|Other||3 (9.7%)||1 (5.3%)||3 (10.3%)||1 (3.4%)||1 (4.0%)||9 (6.8%)|
|Total people sentenced||31||19||29||29||25||133|
Principal and total effective sentences of imprisonment
The principal sentence describes sentences for the offence at a charge level (as described in the previous section). The total effective sentence describes sentences at a case level.
The total effective sentence in a case with multiple charges receiving imprisonment is the sentence that results from the court ordering the individual sentences of imprisonment to be served concurrently (at the same time) or wholly or partially cumulatively (one after the other). The total effective sentence in a case with a single charge is the principal sentence.
Therefore, where a case involves multiple charges, the total effective sentence imposed on a person is sometimes longer than the principal sentence. Principal sentences for theft must be considered in this broader context.
The following sections analyse the use of imprisonment for the offence of theft from 2016-17 to 2020-21.
Principal sentence of imprisonment
Table 2 shows that a total of 101 people received a principal sentence of imprisonment for theft. Of these, 69 (68.3%) received a non-aggregate term of imprisonment and 32 (31.7%) received an aggregate term. There were 25 people who received a community correction order in addition to their term of imprisonment.
Table 2: The number and percentage of people sentenced to imprisonment for theft by sentence type and financial year
|Type of imprisonment sentence||2016-17||2017-18||2018-19||2019-20||2020-21||Total (2016-17 to 2020-21)|
|Imprisonment||10 (43.5%)||4 (44.4%)||13 (59.1%)||14 (58.3%)||15 (65.2%)||56 (55.4%)|
|Mix (imprisonment and community correction order)||9 (39.1%)||0 (0.0%)||0 (0.0%)||1 (4.2%)||3 (13.0%)||13 (12.9%)|
|Total non-aggregate imprisonment||19 (82.6%)||4 (44.4%)||13 (59.1%)||15 (62.5%)||18 (78.3%)||69 (68.3%)|
|Aggregate imprisonment||4 (17.4%)||3 (33.3%)||4 (18.2%)||7 (29.2%)||2 (8.7%)||20 (19.8%)|
|Mix (aggregate imprisonment and community correction order)||0 (0.0%)||2 (22.2%)||5 (22.7%)||2 (8.3%)||3 (13.0%)||12 (11.9%)|
|Total aggregate imprisonment||4 (17.4%)||5 (55.6%)||9 (40.9%)||9 (37.5%)||5 (21.7%)||32 (31.7%)|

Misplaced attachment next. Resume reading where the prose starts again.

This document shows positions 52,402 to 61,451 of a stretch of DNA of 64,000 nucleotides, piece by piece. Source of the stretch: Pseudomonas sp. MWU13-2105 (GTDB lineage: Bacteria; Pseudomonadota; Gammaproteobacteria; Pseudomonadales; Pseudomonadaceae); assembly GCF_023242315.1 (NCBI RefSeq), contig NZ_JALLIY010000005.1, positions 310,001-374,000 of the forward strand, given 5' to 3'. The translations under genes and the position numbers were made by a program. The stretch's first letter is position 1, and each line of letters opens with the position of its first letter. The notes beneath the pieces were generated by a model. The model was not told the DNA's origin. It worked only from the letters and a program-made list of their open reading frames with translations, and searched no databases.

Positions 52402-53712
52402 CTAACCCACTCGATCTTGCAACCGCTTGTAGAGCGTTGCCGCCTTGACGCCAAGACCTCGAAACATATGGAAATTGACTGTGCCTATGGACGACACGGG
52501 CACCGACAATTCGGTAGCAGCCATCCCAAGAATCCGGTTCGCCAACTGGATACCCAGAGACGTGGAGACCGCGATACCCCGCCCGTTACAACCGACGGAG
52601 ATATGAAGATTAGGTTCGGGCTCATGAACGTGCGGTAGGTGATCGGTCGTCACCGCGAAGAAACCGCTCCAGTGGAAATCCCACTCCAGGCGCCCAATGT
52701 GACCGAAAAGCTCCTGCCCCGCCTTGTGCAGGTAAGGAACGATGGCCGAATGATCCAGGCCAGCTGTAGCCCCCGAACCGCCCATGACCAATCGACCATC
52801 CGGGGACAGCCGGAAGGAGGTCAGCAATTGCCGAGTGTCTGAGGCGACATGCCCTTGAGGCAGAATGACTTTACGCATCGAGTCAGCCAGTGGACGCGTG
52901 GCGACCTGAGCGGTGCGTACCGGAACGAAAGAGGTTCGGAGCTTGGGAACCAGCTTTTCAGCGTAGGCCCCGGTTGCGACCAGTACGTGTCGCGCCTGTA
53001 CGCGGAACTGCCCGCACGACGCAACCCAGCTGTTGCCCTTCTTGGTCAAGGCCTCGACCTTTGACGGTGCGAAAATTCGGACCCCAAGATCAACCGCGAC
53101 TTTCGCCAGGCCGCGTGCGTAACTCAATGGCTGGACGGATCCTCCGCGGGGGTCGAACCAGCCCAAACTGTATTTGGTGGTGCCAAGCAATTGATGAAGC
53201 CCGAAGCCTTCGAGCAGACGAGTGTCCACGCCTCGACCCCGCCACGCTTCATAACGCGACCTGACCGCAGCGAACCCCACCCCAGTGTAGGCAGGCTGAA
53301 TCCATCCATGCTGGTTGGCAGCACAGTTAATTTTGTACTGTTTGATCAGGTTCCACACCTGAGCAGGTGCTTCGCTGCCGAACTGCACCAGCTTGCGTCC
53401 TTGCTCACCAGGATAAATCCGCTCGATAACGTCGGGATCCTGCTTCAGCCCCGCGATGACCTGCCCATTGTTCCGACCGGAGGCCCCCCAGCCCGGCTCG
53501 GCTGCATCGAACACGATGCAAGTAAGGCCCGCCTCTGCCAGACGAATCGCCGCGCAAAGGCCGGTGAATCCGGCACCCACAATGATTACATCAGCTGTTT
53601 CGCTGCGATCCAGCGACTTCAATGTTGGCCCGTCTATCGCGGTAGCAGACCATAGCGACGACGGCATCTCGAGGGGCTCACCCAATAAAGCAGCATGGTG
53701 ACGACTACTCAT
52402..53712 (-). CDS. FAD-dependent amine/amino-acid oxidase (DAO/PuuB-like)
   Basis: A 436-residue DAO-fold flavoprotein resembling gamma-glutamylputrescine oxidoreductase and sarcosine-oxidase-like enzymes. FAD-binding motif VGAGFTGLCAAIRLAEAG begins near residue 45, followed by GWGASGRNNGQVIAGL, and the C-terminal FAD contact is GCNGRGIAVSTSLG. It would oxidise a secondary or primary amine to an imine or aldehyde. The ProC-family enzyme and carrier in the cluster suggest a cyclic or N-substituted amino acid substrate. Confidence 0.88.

|Total people sentenced to imprisonment||23||9||22||24||23||101|
Figure 3 shows the length of imprisonment for the 69 people who received a non-aggregate term. Imprisonment terms ranged from 8 days to 4 years and 9 months, while the median length of imprisonment was 1 year and 6 months (meaning that half of the imprisonment terms were below 1 year and 6 months and half were above).
The most common ranges of imprisonment terms was less than 1 year and 1 to less than 2 years (20 people each).
Figure 3: The number of people sentenced to imprisonment for theft by length of imprisonment term, 2016-17 to 2020-21
|Imprisonment length||Number of people|
|Less than 1 year||20|
|1 to less than 2 years||20|
|2 to less than 3 years||15|
|3 to less than 4 years||10|
|4 to less than 5 years||4|
Figure 4 shows the average length of imprisonment imposed on people sentenced for theft. The average imprisonment term increased overall, from 1 year and 5 months in 2016-17 to 2 years and 1 month in 2020-21. Over the five years, the average length of imprisonment for theft was 1 year and 8 months.
Figure 4: The average length of imprisonment imposed on people sentenced for theft, by financial year
|Financial year||Number of people||Average length of imprisonment|
|2016-17||19||1 year and 5 months|
|2017-18||4||1 year and 2 months|
|2018-19||13||1 year and 4 months|
|2019-20||15||1 year and 10 months|
|2020-21||18||2 years and 1 month|
Other offences finalised at the same hearing
Sometimes people prosecuted for theft face multiple charges, which are finalised at the same hearing. This section looks at the range of offences that offenders were sentenced for alongside the principal offence of theft.
Figure 5 shows the number of people sentenced for the principal offence of theft by the total number of sentenced offences per person. The number of sentenced offences per person ranged from 1 to 53, and the median was 4 offences. There were 24 people (18.0%) sentenced for the single offence of theft. The average number of offences per person was 7.3.
Figure 5: The number of people sentenced for the principal offence of theft by the number of sentenced offences per person, 2016-17 to 2020-21
|Number of offences||Number of people|